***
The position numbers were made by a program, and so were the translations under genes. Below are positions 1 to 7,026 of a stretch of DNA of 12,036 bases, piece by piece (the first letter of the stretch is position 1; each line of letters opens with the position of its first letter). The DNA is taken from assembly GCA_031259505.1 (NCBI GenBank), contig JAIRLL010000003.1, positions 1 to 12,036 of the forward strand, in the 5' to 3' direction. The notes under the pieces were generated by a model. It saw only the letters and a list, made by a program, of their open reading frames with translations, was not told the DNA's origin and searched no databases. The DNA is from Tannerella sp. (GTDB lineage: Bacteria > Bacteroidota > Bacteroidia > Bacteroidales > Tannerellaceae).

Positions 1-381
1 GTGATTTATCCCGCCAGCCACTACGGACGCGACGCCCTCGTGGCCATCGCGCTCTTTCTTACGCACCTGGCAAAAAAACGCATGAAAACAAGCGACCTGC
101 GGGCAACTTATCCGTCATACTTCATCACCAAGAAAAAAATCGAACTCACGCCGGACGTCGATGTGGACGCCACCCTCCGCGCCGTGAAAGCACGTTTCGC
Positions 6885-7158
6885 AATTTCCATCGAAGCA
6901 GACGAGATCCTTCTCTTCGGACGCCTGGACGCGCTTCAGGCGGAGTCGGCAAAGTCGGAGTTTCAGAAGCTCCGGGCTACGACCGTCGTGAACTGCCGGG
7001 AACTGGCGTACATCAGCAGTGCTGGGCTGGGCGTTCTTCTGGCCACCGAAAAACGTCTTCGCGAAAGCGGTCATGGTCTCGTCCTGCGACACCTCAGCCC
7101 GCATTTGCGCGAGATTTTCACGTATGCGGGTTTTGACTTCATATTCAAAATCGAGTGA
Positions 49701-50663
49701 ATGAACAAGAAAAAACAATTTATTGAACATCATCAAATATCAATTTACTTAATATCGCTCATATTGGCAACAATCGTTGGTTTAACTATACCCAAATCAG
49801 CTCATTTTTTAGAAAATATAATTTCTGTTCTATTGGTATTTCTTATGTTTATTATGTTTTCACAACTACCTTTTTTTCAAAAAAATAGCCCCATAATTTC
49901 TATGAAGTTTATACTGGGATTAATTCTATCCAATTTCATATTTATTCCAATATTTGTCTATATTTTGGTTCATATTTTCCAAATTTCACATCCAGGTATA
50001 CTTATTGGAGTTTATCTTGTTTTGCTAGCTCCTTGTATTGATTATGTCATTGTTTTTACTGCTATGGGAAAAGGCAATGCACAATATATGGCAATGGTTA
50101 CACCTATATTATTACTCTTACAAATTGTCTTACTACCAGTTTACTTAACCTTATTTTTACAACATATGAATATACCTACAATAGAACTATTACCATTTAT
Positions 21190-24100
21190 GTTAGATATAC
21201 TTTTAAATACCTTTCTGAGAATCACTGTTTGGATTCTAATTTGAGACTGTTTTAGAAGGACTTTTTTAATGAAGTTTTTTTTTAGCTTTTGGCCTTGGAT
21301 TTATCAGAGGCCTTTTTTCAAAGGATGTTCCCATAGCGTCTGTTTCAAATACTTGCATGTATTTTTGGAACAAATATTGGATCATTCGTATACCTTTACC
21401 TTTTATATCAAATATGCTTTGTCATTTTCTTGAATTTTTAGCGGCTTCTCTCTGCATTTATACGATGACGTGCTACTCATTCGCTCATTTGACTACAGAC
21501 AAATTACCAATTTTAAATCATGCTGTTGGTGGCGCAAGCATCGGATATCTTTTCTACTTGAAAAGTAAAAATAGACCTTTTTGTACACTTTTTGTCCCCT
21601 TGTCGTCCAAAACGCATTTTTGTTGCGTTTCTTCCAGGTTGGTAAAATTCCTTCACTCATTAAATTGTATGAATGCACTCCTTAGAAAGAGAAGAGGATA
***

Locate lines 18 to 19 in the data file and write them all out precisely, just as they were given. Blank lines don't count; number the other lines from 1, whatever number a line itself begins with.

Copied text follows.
21201 TTTTAAATACCTTTCTGAGAATCACTGTTTGGATTCTAATTTGAGACTGTTTTAGAAGGACTTTTTTAATGAAGTTTTTTTTTAGCTTTTGGCCTTGGAT
21301 TTATCAGAGGCCTTTTTTCAAAGGATGTTCCCATAGCGTCTGTTTCAAATACTTGCATGTATTTTTGGAACAAATATTGGATCATTCGTATACCTTTACC